Since 2015, Sharks And Rays Australia (SARA) has been running regular expeditions to the Mitchell River in Cape York under the lead of Dr Barbara Wueringer, an expert on sawfish and other sharks and rays.
In July 2020, when COVID-19 travel restrictions to the Cape eased, SARA, together with Cape York NRM and Northern Gulf RMG, ran a research expedition to sample for sawfish along the Mitchell River.
‘Globally, sawfish are amongst the most endangered of all sharks and rays, and while four species are still found in Queensland’s waters, their numbers appear to be dropping, Dr Wueringer explains.
‘These large predators inhabit shallow coastal, inshore and riverine waters, making them susceptible to habitat modifications, gill netting and interactions with recreational fishers’.
Sites along the Mitchell River, located on Koolata Station, Highbury Station and on the exclusive native title lands of Kowanyama, were sampled using gill nets, drum lines and hand lines. Water samples were also filtered to allow collaborators from the Global Sawfish Search Project to check for sawfish eDNA—tiny particles of DNA shed by fishes into their environment.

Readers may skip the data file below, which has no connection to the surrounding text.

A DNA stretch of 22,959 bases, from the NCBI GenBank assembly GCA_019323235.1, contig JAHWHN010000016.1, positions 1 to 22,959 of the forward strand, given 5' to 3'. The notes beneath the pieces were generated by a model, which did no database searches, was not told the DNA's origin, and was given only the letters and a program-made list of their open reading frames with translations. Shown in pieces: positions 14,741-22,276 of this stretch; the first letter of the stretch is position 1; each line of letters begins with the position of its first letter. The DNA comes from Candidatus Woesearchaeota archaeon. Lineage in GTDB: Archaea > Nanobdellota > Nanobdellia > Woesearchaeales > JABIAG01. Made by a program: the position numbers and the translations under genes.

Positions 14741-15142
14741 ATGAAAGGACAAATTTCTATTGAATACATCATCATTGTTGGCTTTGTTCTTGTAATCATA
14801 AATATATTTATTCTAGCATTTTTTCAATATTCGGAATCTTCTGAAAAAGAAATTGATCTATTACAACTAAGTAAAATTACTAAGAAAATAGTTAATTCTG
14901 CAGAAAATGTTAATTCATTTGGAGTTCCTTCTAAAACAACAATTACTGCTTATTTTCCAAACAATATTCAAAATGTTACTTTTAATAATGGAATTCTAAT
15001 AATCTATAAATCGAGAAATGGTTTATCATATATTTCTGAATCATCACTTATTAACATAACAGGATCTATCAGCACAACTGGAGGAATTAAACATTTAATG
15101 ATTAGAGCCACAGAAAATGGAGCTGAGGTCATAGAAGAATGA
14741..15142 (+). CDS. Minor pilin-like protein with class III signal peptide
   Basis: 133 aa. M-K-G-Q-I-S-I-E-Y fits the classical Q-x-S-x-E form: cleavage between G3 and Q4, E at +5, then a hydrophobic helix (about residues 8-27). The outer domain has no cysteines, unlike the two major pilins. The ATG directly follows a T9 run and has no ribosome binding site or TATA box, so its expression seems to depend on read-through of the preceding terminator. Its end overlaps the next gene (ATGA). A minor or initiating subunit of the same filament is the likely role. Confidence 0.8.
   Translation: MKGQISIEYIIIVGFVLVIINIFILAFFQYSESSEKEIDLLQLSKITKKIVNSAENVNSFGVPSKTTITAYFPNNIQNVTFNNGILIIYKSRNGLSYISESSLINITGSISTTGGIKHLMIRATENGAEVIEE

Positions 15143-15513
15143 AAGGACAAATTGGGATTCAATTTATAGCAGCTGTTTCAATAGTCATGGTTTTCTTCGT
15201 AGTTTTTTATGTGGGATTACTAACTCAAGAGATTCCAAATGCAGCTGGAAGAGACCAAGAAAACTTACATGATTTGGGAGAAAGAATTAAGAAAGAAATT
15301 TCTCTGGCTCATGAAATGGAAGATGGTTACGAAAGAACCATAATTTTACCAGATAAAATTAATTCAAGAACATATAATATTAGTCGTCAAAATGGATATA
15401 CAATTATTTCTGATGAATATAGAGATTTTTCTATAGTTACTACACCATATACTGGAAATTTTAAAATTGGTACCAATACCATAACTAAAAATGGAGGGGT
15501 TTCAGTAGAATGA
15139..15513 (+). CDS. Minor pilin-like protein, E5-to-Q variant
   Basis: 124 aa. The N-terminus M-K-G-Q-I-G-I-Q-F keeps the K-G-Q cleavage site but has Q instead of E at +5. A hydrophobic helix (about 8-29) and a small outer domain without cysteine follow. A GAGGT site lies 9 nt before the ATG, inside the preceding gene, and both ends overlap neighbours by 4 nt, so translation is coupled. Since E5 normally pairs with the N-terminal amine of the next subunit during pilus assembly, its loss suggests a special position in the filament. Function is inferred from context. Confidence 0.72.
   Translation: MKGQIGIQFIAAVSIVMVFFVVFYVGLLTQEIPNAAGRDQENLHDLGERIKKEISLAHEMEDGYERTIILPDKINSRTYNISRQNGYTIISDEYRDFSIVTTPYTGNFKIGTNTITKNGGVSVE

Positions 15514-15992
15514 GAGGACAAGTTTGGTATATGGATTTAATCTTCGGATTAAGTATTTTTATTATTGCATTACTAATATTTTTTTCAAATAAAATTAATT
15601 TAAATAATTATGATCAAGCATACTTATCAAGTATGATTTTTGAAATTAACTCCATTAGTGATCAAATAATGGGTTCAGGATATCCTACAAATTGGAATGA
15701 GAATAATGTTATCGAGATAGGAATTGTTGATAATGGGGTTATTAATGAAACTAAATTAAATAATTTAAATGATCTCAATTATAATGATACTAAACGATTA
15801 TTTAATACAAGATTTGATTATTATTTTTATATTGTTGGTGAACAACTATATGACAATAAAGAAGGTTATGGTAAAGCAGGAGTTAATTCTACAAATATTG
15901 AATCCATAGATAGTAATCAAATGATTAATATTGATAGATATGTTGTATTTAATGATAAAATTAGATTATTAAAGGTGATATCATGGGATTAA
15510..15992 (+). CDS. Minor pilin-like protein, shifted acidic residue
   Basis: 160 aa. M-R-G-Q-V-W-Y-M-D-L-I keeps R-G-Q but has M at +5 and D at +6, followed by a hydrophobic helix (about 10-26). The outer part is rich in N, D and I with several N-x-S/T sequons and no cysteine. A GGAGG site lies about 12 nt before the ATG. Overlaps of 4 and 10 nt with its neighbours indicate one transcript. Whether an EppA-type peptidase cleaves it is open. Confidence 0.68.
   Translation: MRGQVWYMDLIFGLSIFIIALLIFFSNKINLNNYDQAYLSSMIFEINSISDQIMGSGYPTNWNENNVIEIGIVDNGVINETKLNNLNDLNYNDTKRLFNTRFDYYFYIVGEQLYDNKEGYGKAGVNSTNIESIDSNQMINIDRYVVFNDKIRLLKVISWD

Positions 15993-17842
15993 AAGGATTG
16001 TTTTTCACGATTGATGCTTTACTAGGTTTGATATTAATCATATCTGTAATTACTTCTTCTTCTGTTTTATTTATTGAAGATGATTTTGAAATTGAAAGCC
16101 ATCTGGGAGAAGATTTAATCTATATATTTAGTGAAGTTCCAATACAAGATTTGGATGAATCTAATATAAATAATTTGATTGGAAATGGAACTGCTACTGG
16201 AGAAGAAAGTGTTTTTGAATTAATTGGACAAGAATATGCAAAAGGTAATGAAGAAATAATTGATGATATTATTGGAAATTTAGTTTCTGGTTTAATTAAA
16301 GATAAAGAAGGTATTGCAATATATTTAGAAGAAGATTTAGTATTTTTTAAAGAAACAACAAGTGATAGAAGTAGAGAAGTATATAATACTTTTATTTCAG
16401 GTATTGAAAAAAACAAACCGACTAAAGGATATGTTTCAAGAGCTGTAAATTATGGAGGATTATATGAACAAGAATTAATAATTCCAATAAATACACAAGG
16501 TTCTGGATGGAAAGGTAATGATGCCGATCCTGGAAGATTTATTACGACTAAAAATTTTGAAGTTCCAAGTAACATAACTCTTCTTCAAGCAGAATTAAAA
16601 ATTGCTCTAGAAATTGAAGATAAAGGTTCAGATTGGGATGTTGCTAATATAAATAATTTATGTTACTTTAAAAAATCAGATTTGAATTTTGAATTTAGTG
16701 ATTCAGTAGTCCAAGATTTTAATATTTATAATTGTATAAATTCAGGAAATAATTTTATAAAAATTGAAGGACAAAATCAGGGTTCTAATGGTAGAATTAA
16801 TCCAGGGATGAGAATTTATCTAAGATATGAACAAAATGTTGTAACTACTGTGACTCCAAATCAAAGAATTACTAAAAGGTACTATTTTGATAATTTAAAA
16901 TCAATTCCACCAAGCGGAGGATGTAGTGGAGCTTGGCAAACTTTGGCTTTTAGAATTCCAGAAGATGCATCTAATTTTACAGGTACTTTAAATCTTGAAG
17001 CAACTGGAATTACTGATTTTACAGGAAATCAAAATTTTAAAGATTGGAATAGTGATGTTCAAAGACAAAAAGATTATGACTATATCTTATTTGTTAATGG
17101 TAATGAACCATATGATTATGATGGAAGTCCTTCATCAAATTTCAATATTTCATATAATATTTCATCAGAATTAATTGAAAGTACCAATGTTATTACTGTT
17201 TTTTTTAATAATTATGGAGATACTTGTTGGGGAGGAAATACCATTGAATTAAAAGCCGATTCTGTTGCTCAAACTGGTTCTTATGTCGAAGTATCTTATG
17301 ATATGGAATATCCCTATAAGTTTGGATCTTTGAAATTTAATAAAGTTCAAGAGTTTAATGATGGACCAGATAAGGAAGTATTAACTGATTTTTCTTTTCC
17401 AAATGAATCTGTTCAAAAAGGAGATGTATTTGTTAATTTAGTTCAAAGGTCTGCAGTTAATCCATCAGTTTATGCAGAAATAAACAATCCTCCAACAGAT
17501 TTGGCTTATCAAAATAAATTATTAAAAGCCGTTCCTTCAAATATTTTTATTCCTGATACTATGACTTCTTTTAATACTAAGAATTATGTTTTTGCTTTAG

In Kowanyama, the team was joined by the Kowanyama Land and Sea Rangers and Traditional Owners.
Dr Helen Penrose from Cape York NRM, who joined the expedition, acknowledges that ‘working with Indigenous Land and Sea Rangers to protect endangered species like sawfish is critical, as these animals are now restricted to extremely remote areas. The Traditional Owners are a respected and valued source of ‘Traditional and Contemporary Ecological Knowledge’ for threatened species conservation and management’.
‘The Mitchell River appears to be one of the strongholds for sawfish in Queensland, and so it is important that these animals are taken into account for environmental impact assessments of potential habitat modifications and water extractions’, explains Dr Wueringer.
If you have seen a sawfish in Queensland, you can report your sighting to SARA via their online form www.cytags.com
The fieldwork has received funding from the Shark Conservation Fund, the Save Our Seas Foundation and the Sea World Research and Rescue Foundation Inc.